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A North Korean flag flies above North Korea's Gijungdong village during a media tour of Daeseong-dong village in the Demilitarized Zone (DMZ) of Paju, South Korea, on Sept. 30, 2019.

A North Korean flag flies above North Korea's Gijungdong village during a media tour of Daeseong-dong village in the Demilitarized Zone (DMZ) of Paju, South Korea, on Sept. 30, 2019. (SeongJoon Cho/Bloomberg)

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North Korea’s economy failed to rebound last year as the impact of pandemic measures on trade continued to weigh, with the prospects for growth this year clouded by a surge in virus cases that was finally recognized publicly by Kim Jong Un’s regime.

Gross domestic product in North Korea contracted 0.1% in the 12 months through December, according to South Korea’s central bank Wednesday. North Korea’s economy already shrank 4.5% in 2020 as the pandemic prompted the official closure of its border with China, triggering its worst slump in decades.

The figures hint at the continued blow to the North’s economy from the fallout of COVID-19 even before Kim acknowledged rocketing cases of “fever” in May. Recognition of the outbreak likely meant virus infections had mushroomed beyond a scale that could be ignored.

“The economy may have contracted last year more than reported because border closures pummeled the trade that served as a lifeline for underground markets,” said Cho Han-bum, a research fellow at the Korea Institute for National Unification. “Unless it reopens borders at least partly, the situation will get worse.”

The Bank of Korea’s figures are among the very few regular estimates of North Korea’s economy. The North’s economic performance is extremely difficult to gauge given the lack of official data and a lack of clarity over how successfully Pyongyang is evading sanctions and how much money it may be generating from activities such as alleged online fraud and cryptocurrency theft.

North Korea has also repeatedly shown that it puts its military objectives ahead of any goals for wider economic development for its population at large. That makes its GDP performance, however accurate it may be, a poor indicator of how Kim will conduct policy.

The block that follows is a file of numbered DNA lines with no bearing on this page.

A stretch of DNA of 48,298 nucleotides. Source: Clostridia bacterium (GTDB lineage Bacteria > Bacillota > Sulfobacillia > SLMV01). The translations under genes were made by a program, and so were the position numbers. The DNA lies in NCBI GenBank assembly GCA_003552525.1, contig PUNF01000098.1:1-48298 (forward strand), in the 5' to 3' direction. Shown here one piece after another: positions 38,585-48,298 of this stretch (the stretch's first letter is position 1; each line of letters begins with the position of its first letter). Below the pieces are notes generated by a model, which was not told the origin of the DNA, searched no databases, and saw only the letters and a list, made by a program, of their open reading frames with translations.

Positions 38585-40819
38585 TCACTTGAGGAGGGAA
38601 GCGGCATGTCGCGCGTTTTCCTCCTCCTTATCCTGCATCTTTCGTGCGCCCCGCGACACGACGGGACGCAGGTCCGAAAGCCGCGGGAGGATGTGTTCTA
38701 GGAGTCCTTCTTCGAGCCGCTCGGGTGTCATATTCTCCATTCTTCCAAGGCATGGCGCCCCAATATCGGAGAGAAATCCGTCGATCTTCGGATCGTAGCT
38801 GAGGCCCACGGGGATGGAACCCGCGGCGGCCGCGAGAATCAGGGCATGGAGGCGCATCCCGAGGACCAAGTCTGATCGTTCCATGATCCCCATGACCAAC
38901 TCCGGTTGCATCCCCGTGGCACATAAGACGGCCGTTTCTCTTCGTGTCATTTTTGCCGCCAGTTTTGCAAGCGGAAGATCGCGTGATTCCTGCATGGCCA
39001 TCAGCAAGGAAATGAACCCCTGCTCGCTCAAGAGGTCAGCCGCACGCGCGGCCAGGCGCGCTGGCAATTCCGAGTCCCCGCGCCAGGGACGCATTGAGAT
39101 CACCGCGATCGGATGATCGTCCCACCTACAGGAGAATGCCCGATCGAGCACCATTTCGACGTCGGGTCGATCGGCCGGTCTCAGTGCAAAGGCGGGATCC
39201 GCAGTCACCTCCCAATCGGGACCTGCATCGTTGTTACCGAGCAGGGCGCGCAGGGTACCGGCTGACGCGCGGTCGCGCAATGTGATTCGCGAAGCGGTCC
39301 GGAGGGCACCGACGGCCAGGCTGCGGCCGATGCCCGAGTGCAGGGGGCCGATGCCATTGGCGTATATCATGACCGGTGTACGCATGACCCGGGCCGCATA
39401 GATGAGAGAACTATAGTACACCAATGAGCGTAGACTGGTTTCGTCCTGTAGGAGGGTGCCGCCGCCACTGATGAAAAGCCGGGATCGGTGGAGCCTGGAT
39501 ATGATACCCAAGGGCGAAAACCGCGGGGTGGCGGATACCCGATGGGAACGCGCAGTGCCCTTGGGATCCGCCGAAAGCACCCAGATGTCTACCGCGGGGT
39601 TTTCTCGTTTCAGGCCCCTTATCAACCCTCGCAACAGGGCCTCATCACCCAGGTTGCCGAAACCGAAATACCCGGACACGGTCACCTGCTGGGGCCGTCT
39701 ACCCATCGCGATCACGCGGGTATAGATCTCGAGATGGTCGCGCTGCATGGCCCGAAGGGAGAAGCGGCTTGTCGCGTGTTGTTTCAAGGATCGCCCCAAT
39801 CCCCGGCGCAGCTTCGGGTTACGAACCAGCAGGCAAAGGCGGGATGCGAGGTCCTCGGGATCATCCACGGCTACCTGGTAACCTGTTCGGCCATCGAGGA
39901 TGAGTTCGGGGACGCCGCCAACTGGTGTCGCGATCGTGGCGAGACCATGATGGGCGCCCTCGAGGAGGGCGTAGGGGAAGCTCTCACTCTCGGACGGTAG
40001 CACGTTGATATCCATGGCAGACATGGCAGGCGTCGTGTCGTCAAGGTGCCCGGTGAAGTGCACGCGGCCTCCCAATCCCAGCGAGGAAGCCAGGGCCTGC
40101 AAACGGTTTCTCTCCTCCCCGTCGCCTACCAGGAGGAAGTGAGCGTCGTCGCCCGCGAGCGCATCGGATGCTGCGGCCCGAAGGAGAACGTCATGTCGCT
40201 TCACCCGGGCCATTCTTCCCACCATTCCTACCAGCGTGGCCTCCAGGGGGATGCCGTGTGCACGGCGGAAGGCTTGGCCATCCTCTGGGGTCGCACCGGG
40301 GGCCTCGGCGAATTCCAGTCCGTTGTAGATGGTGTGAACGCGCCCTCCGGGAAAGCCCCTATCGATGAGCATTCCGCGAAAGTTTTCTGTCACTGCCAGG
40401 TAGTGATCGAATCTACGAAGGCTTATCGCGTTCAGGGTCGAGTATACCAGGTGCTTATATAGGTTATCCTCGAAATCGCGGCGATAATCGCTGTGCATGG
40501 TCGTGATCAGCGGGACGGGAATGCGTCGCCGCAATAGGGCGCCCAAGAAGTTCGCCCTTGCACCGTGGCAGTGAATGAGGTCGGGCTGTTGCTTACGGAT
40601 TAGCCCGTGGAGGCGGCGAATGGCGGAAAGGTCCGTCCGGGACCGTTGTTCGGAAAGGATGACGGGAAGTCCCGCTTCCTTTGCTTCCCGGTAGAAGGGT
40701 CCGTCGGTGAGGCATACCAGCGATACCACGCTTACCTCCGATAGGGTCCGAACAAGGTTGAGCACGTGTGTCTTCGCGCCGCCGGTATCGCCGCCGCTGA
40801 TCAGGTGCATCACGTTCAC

North Korea’s trade fell 17.3% in 2021 to $710 million, the BOK said. Exports, almost all of which are destined for China, the country’s biggest ally, slid 8.2%.

The fever outbreaks have emerged as the largest threat this year to North Korea’s economy. Kim has called the spread the biggest turmoil since the nation’s founding, invoking the nightmare of the 1990s famine estimated to have killed as many as millions of people.

While Pyongyang says it had the flareup under control by the end of May after a lockdown for most of the month, the impact will likely have slowed any recovery in the economy this year. Daily infections reportedly peaked at just under the 400,000 mark earlier that month.

There has been no outside verification of the numbers provided by North Korea. KINU’s Cho said North Korea may be reporting fewer cases than actual because it wants to provide the pretext for an economic reopening after saying it has controlled the situation.

Even the spread of milder strains of the virus may have caused a higher incidence of serious illnesses and deaths among North Korea’s unvaccinated population than they caused in other countries where most people had been given multiple shots to protect them.

The country also lacks basic equipment and materials such as respirators and oxygen to deal with serious virus cases. Pyongyang has also spurned offers from other countries to provide medical supplies and personnel.

A large portion of North Korea’s population also struggles to gain adequate medical care. A 2020 study shows most North Koreans can’t afford medical help and, even if they did, supplies are lacking.

Still, North Korea says its fatality rate from the outbreak is far lower than that in South Korea. That has raised questions about the veracity of the claims.

Nevertheless, the country’s ability to mobilize its military to help enforce some of the world’s toughest controls on civilian travel between cities, likely made it easier to stem the transmission of the virus. But more restrictions also likely meant more constraints on the flow of goods essential to the economy and the livelihood of its people.

Still, the role that black markets play should not be underestimated in a country where business activities often go unreported and smuggling is common, said Lee Ji-sue, a North Korea analyst at Seoul’s Myongji University.

“The real economy in North Korea is an underground one,” he said. “Risks for businessmen have likely grown amid Covid disruptions, but their rewards may have grown bigger, too.”

Below are further details from the BOK, which bases its calculations on data obtained from a range of South Korean agencies:

— Per capita income in North Korea was estimated at 1.42 million won ($1,083) in 2021, or about 3.5% that of South Korea, the BOK said.

— The agricultural and fisheries industry grew 6.2% last year.

— Mining, a key source of income until sanctions started to sap demand for its iron ore, minerals and other resources, contracted 11.7%

— Manufacturing industry decreased 3.3%, and the services industry contracted 0.4%.

— Gas, water works and electricity industries grew 6%.


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